Local

Area’s First Salt Cave To Open In East Liberty

(Photo Credit: KDKA)

(Photo Credit: KDKA)

Mary Robb Jackson Mary Robb Jackson
Mary Robb Jackson joined KDKA-TV as a general assignment reporter in...
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CBS Pittsburgh (con't)

Affordable Care Act Updates: CBSPittsburgh.com/ACA

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PITTSBURGH (KDKA) – White gold – in ancient times, salt was traded ounce for ounce with the precious metal. Roman soldiers were paid in salt.

The Latin word salarium means payment in salt, which we now call salary.

But, on Broad Street in East Liberty, the Peace, Love, Zen Holistic Wellness Center is offering a very different application for salt.

“Actually, a year ago, I had never heard of a salt cave,” owner Susan Coe said.

“Welcome to the Himalayan Salt Cave,” says a disembodied voice as it echoes off the walls.

It’s a soothing and serene setting. It’s a simulated cave sculpted out of eight tons of Himalayan Crystals, which were imported from Pakistan.

“It was phenomenal. It took 450 man hours to create that over two weeks,” Coe said.

“You are about to embark on a journey of wellness and relaxation,” the disembodied voice continues.

Sometimes called Halotherapy, salt caves are believed to reduce inflammation in the body, which addresses health problems as wide-ranging as asthma and bronchitis, skin issues like acne, psoriasis, and eczema. It is also believed to help with depression, digestive complaints, migraines and sleeping disorders.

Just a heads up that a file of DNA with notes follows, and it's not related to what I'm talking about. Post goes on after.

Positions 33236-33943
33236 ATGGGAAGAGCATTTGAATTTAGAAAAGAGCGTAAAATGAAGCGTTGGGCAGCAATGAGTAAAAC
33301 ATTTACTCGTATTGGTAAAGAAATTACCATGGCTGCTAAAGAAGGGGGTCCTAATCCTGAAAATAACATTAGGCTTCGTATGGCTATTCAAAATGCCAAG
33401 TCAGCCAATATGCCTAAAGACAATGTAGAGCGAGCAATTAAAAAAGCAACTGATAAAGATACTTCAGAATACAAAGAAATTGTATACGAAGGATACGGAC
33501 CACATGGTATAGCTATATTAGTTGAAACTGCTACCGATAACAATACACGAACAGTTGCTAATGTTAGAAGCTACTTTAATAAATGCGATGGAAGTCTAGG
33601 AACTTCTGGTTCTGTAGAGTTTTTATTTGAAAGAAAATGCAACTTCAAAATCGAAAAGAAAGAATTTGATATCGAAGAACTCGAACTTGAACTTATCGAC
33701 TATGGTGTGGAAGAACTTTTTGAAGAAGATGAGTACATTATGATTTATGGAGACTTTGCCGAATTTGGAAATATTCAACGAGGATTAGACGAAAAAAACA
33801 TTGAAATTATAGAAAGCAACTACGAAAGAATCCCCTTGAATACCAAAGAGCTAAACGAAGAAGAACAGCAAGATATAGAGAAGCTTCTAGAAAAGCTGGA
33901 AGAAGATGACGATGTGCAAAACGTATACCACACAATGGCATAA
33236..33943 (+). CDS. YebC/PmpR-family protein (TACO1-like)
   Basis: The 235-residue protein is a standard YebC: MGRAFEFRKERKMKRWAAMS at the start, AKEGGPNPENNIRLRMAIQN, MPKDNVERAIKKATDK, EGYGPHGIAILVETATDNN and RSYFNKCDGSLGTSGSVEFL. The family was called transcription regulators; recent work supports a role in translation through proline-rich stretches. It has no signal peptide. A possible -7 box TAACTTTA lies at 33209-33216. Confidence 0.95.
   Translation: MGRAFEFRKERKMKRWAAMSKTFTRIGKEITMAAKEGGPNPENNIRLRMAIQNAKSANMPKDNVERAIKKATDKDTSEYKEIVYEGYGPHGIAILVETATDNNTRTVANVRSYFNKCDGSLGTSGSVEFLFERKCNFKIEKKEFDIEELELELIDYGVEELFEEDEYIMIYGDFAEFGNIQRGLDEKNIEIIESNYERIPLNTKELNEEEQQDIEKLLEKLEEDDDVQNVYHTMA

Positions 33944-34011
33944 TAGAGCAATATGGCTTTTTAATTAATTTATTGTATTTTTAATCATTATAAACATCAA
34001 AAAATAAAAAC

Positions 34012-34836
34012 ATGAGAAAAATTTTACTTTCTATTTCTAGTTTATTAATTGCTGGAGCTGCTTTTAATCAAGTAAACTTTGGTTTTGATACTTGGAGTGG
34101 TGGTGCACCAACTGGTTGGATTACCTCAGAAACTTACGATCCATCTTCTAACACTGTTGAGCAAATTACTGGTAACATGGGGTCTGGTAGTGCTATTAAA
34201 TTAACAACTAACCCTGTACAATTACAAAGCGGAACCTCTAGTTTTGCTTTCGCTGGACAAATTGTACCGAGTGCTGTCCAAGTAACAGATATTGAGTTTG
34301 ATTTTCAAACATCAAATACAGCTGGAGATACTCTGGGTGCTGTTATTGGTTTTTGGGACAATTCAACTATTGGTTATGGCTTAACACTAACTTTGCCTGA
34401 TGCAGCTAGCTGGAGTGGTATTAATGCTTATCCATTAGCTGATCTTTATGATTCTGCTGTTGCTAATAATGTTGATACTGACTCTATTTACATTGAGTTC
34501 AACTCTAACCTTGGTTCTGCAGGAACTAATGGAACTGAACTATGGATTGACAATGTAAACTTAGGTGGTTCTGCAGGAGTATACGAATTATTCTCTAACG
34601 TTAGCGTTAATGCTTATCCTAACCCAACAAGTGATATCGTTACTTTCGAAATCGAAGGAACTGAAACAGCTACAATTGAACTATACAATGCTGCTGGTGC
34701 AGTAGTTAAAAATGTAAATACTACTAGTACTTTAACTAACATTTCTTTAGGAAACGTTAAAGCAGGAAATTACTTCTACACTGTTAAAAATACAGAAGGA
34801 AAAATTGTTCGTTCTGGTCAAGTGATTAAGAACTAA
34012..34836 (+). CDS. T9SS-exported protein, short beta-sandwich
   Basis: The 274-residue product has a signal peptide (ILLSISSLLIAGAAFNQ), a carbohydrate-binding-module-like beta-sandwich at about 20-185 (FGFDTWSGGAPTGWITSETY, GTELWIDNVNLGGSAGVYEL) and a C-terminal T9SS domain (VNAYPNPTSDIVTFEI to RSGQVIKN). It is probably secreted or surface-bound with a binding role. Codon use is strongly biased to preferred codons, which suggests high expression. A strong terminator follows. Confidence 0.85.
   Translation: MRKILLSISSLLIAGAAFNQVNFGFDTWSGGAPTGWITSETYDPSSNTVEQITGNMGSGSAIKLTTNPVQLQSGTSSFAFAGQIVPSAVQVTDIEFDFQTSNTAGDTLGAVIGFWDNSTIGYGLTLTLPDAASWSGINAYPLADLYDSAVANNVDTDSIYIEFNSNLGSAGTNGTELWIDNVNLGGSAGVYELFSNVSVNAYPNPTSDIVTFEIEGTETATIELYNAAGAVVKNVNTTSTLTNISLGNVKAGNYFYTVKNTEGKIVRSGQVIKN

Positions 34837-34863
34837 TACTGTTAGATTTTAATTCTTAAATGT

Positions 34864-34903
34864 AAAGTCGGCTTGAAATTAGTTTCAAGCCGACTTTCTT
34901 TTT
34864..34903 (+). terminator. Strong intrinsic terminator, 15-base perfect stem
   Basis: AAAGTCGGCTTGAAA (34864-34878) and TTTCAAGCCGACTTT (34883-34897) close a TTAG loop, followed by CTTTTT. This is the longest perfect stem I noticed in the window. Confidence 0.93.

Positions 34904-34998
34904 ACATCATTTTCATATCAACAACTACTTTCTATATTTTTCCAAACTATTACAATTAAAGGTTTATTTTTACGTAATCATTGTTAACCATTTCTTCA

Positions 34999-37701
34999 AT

The center also offers jade and amethyst massage beds with infrared heat and saunas. Salt-related products are also available.

“It’s about learning how to heal your body from the inside out without all the pharmaceuticals. Not putting a bandage on the wound, getting to the source and fixing it,” Coe said.

Stephanie Robinson, who has asthma and allergies, was impressed with her first salt cave experience.

“It’s really keen to be in an environment where you can breathe much easier and the air feels so clean in here,” Robinson said.

Colleen Carr has tried a salt cave in Florida, but said this one’s atmosphere was especially relaxing.

“And I could instantly feel after a couple of breaths – you feel your blood pressure just drop,” Carr said.

A 45-minute session is $30 and Coe, who served in the United States Army, will offer special rates to veterans, active military and senior citizens.

The center is scheduled to open on Sept. 7.

There are not a lot of scientific studies tracking the benefits of salt caves and you should consult your physician before booking a session.

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